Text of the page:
`` Confessions Of A Workaholic `` By Wayne Oates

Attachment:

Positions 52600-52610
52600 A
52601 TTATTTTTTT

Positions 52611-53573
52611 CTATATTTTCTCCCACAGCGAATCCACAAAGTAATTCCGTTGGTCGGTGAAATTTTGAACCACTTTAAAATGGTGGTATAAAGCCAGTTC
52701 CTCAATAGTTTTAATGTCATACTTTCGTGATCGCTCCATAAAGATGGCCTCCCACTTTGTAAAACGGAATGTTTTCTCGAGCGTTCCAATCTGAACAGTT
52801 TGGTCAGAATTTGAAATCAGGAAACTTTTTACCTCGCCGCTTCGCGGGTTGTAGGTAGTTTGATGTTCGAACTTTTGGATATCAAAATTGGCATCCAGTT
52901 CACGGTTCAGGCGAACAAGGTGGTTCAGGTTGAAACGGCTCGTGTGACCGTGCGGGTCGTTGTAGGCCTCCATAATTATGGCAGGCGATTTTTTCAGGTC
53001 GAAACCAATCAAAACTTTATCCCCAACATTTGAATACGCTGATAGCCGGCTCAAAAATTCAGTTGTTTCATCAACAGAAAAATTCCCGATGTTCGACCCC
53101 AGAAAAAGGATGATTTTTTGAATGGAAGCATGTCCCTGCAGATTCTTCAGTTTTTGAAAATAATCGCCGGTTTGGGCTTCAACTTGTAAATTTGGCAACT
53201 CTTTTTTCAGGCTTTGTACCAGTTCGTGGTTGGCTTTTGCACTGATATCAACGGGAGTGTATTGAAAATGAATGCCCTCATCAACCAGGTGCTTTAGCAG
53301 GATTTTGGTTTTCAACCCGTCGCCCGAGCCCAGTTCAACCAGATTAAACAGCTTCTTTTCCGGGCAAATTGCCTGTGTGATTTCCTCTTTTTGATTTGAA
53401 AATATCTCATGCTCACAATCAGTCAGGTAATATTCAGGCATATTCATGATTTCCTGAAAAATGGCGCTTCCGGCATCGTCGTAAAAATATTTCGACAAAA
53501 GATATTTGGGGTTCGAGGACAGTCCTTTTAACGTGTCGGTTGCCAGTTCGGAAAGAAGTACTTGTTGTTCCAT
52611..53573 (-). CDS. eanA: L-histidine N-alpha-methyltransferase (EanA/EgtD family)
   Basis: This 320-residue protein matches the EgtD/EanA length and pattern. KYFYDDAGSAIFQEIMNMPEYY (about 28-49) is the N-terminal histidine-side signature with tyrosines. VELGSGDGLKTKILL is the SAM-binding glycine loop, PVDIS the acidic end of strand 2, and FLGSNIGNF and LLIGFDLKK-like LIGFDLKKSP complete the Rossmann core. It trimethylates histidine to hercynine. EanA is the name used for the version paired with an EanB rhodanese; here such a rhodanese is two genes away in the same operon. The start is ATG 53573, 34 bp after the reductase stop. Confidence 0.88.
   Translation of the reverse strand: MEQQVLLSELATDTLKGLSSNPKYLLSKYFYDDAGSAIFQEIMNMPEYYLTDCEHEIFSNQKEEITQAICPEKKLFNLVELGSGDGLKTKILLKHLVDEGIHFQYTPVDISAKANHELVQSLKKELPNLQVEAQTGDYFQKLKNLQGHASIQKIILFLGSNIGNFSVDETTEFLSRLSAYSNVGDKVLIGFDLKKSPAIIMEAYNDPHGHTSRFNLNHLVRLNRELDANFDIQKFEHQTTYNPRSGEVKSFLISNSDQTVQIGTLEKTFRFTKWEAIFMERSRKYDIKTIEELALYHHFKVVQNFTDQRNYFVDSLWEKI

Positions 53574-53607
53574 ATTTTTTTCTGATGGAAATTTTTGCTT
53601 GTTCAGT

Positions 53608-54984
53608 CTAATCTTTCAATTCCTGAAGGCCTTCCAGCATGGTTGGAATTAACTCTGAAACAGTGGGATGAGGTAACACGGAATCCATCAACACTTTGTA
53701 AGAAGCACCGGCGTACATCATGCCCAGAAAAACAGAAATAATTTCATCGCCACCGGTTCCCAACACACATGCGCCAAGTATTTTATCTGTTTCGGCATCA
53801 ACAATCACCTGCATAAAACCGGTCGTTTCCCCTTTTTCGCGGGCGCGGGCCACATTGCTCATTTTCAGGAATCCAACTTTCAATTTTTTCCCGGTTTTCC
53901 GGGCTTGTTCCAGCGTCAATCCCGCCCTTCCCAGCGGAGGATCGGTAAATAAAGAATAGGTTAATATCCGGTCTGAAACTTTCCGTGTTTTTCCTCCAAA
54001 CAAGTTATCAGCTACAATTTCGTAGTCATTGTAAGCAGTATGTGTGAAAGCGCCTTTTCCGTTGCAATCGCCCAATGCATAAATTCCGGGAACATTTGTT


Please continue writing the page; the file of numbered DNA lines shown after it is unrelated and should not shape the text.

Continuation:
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One in four workers can be classified as a “workaholic” nevertheless; it is still vastly underestimated in the damages it can cause (Griffiths, 2011). Workaholism has been coined as the respectable addiction and the hard working man’s disease; however, workaholism is a deadly disease that affects the workaholic, their family, friends, and even coworkers. The Japanese term for workaholism is "karoshi" and is estimated to kill over 1,000 deaths a year (Williams, 2012). The definition of a workaholic remains vague and unconstructive; however, the symptoms and manifestations can be quite clear. Merriam-Webster defines workaholic as “a person who chooses to work a lot: a person who is always working, thinking about work, etc.” In 1971, Wayne E. Oates coined the term “Workaholic” in his novel, Confessions of a Workaholic. Wayne Oates was an American psychologist and religious educator. Oates asserts that working can become an addiction just as alcohol (Oates, 1971). A major contributor to the problem is the belief that hard work leads to greater wealth (Williams, 2012). Workaholism is considered by many to be a respectable addiction and a positive thing. These people lack understanding into the true nature and dangers of this addiction. Numerous myths surround workaholism including: workaholics are always working; no one ever died of hard work; Workaholism only adversely affects the workaholic (Fassel, 1990). It is imperative that a distinction be made between workaholism and

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